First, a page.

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We need more heifers

Viewpoint of a past CCA president

Canada’s national cow herd has contracted over 20 per cent since it peaked at five million head in 2005.

If the national cow herd remains under four million cows, or contracts further, the industry risks losing infrastructure, processing capacity, more feedlots, and cattle-related services such as auction markets, trucking companies and even local dealers of livestock handling and forage harvesting equipment.

For the beef industry to expand we would, of course, also need to expand and diversify our exports. If we had a larger, more reliable supply, we could be more competitive in international markets. Throughout my travels with trade missions I would often hear from importers in places like Japan, South Korea, and Europe, that they love Canadian beef, but couldn’t find a consistent supply.

I don’t believe we will see any significant expansion from farmers who exited the industry but now want to get back into cows.

The producers who have remained in the industry are serious cattle people, and that is where any expansion will come from. But it may require a different approach to achieve expansion.

At our family ranch in central Alberta, we greatly increased our cow herd by breeding more heifers and making our herd-replacement decisions after they calved. Instead of growing out 30 to 40 per cent of the heifers, we now expose about 85 per cent of them. A short 45-day breeding period and preg checking weeds out some infertility. After the heifers calve, but definitely before grass time, we make our decisions about long-term replacements.

Dave Solverson pays his cattle a visit in Canmore, Alta.
photo: Courtesy of the Solverson family

If any heifer does not make the grade as a top-notch cow, we place her and her calf in a group which will go on a high-energy, barley-based ration for about four months. It is important to get them on feed shortly after they calve at two years and get them shipped just before they reach 30 months.

Our experience has been that the majority of these females grade AA, but about 30 per cent grade AAA. Their dressing percentage is lower than a conventional, dry heifer, but the extra calves that wean add a lot to the bottom line.

In my view, the real bonus to this management system is the quality of heifers that make the cut to the herd. If we are disciplined in our selection after the first calf in terms of udders, feet, temperament, ability to maintain body condition, and ease of calving, we can expect second-calf and older females to be very trouble free.

Too often in the past, we were hesitant to cull young cows after they weaned a calf because they were now over 30 months and were lighter than the mature cows.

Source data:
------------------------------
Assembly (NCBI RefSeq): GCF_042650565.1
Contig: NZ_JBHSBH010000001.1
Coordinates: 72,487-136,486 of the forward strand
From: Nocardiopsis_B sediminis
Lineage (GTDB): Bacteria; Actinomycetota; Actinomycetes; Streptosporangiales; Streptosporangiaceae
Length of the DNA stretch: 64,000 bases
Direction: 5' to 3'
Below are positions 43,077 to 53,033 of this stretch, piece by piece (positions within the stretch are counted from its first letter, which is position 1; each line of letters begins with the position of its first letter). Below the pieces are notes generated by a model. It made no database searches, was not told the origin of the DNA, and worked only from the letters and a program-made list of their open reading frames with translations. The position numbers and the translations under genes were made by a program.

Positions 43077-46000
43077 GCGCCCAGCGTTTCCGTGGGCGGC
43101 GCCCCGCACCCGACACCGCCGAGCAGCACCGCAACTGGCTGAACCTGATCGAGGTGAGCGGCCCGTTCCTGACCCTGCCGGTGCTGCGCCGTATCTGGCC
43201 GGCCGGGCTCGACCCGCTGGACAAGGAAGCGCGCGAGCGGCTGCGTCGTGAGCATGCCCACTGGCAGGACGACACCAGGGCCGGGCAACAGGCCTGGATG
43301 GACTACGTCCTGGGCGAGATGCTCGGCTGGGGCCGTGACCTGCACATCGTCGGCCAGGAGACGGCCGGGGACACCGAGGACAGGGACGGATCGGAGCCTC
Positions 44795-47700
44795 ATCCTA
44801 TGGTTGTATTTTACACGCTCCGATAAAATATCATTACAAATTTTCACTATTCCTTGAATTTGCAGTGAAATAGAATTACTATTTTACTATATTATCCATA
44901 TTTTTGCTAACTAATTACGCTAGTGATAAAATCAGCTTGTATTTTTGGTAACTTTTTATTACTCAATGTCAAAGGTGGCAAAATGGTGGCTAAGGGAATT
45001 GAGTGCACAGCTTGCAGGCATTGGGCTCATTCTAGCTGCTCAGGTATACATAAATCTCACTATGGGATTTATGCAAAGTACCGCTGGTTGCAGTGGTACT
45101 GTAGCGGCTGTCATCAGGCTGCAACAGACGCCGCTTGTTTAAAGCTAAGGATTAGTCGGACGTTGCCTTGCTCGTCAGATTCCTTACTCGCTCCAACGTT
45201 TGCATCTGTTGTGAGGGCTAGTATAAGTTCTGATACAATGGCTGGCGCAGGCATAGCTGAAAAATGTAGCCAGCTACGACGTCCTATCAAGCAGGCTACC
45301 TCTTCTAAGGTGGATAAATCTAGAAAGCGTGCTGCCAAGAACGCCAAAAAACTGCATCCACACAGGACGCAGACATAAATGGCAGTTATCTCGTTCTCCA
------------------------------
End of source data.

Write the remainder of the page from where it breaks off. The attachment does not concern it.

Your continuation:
We are no longer guessing whether those one-year-olds are going to make a good cow.

The tag means she’s the 192nd calf of 2017 from 
the 144th heifer of 2015. The check mark means she will likely stay in the herd.
photo: Courtesy of the Solverson family

I realize many producers feel intimidated about calving out a large number of heifers, but in our experience calving after the equinox, when the days are mostly warmer and longer, helps a lot. It’s not much different checking 150 instead of 40 or 50.

Our Canadian seedstock industry has made great improvements in providing bloodlines in every beef breed for calving ease while still growing well.

Our local vet clinics report C-sections and hard pulls have been reduced to a few dozen per year compared to hundreds during our expansion in the ’80s and ’90s.

I also think there is an opportunity for a heifer development segment in our industry — specialists who would accept heifer calves, grow them, breed them, calve them out and sort them into replacement pairs or feeding pairs.

The grain-fed pairs stay much healthier when they are fed in a portable feeder on a small pasture than in a feedlot pen, especially during a wet summer. It doesn’t take acres to provide some comfort. Neighbouring producers could pool their feeding pairs to make a larger group, but even on a smaller scale, it is important to get them on feed and shipped under 30 months.

For many operations, switching to retaining more heifers would present cash-flow problems. This is one instance where the Government of Canada’s cash advance program that offers $100,000 interest free, and $300,000 at a good rate, would work well in the transition years. This program has been underutilized to date, at least in Western Canada.

Another option is to offer some pairs for sale after your selections for the cow herd are made. We have found our culling rate on three- to seven-year-old cows has gone down and we can sell good pairs as breeders now.

With extra young cows around established producers could also help young cattlemen grow their herds, either with terms like lease to own, or payments over time.

Let’s all breed more heifers, and grow this industry from within.

Dave Solverson is a past president of the Canadian Cattlemen’s Association. With his brother Ken and daughter Joanne they 
operate Woodwind Ranch, near Camrose, Alta. 
He can be reached at 780-679-9625 
or [email protected]

About the author

Contributor

Dave Solverson is a past president of the Canadian Cattlemen’s Association. With his brother Ken and daughter Joanne they 
operate Woodwind Ranch, near Camrose, Alta. 
He can be reached at 780-679-9625 
or [email protected]

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